'I don't want to reclaim women from the workforce. I accept that the idea of women as the economic dependants of men has gone. But the genuine dependency of the very young is just not being met.'

Would she agree that a mother's first and inalienable responsibility was to her children?

'That's not how I would phrase it.'

How, then?

'We have allowed society to develop so that it actively makes meeting children's needs almost impossible. En masse, we have a responsibility to parents, chiefly mothers, which we don't meet. We do not provide the social services or the back-up that empowers them to meet those responsibilities. Rearing new people is at least as creative and professional as any high-status job. We know that what happens to children is terribly important, both to them and for society's future. We know what we ought to do, but we ain't doing it, because it doesn't suit us.'

It doesn't do so, I suggested, because tax-cutting has come to be every government's first priority if it wishes to be elected; and providing back-up for young parents is expensive. In Sweden, where parents are allowed to take a year off after the birth of a child, and either parent may take three months of the year on 90 per cent of full pay for its first three years, the level of income tax is around 50 per cent. This country has shrugged off high taxation and the welfare state that goes with it and would not condone such taxes, whatever they provided. Mrs Leach sighs.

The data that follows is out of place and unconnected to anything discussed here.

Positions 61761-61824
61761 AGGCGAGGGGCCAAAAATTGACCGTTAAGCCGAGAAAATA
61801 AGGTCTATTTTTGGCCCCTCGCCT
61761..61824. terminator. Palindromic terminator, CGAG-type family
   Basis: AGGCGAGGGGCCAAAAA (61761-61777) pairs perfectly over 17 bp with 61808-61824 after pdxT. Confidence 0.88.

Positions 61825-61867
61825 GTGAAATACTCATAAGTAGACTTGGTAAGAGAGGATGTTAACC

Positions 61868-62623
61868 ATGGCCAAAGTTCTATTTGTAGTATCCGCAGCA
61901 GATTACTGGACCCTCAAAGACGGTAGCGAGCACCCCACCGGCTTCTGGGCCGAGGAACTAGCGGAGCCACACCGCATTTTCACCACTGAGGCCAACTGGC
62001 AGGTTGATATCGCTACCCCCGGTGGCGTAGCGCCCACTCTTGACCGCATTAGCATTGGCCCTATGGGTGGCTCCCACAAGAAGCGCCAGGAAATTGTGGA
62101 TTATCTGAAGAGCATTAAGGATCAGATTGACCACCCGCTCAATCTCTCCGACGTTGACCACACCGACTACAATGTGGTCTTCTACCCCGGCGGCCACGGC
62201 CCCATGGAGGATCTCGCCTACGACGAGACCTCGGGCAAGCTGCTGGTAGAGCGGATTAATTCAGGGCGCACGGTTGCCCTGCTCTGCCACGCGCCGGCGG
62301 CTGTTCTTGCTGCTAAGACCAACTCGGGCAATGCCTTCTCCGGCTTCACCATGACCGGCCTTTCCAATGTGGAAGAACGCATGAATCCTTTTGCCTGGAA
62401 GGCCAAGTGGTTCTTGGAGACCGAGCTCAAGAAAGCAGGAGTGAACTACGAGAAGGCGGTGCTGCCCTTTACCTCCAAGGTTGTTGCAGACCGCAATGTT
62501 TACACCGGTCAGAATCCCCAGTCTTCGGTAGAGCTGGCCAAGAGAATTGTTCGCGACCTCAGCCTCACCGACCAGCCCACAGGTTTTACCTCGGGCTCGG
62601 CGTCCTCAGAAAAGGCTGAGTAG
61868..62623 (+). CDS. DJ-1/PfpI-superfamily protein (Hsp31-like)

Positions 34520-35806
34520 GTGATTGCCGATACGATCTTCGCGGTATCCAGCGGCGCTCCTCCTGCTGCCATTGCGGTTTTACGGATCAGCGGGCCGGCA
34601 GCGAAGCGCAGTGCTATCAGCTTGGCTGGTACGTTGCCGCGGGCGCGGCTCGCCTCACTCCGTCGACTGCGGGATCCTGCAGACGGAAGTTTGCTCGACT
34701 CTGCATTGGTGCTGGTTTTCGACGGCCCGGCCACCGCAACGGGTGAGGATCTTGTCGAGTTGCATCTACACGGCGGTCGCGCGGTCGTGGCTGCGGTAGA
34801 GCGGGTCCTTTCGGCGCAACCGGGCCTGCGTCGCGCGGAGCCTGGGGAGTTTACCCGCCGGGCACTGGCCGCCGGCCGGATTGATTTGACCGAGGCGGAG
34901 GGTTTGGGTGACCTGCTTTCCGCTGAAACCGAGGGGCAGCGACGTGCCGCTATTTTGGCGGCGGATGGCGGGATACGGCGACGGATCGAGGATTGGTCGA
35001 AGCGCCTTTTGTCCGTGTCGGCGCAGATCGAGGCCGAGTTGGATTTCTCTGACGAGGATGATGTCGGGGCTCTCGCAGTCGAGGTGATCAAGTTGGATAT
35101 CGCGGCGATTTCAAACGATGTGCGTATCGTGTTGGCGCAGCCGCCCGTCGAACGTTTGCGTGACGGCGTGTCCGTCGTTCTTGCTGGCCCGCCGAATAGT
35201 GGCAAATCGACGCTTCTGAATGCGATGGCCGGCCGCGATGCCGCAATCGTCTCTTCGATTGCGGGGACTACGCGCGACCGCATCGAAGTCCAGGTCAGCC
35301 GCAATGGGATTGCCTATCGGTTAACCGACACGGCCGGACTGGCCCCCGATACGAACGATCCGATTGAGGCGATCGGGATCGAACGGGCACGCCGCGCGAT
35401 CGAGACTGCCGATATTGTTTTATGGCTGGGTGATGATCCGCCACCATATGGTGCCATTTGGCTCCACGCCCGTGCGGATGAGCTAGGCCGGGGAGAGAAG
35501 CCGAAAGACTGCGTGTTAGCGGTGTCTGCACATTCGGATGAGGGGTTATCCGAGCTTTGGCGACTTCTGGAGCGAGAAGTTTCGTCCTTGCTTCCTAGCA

'We have a moral obligation to children and their parents. Society blames parents or teachers for children's problems. It doesn't blame itself for having neglected their needs. In this book I am trying to address policy-makers, bureaucrats, organisations - not the individual parent - because with the best will in the world, most parents simply are not able to do what's best for their children. I am calling for a basic change in attitudes and the priority that we give to young families, their happiness, health and needs.'

If this sounds idealistic, she says, you have to aim high if you hope to make radical changes.

'The Commission for Social Justice (a centre-left research and policy body of which she is an unpaid member) is trying to rethink the welfare state in terms of today's socio-economic conditions. Very wealthy societies like our own do have options. We could choose to order things differently.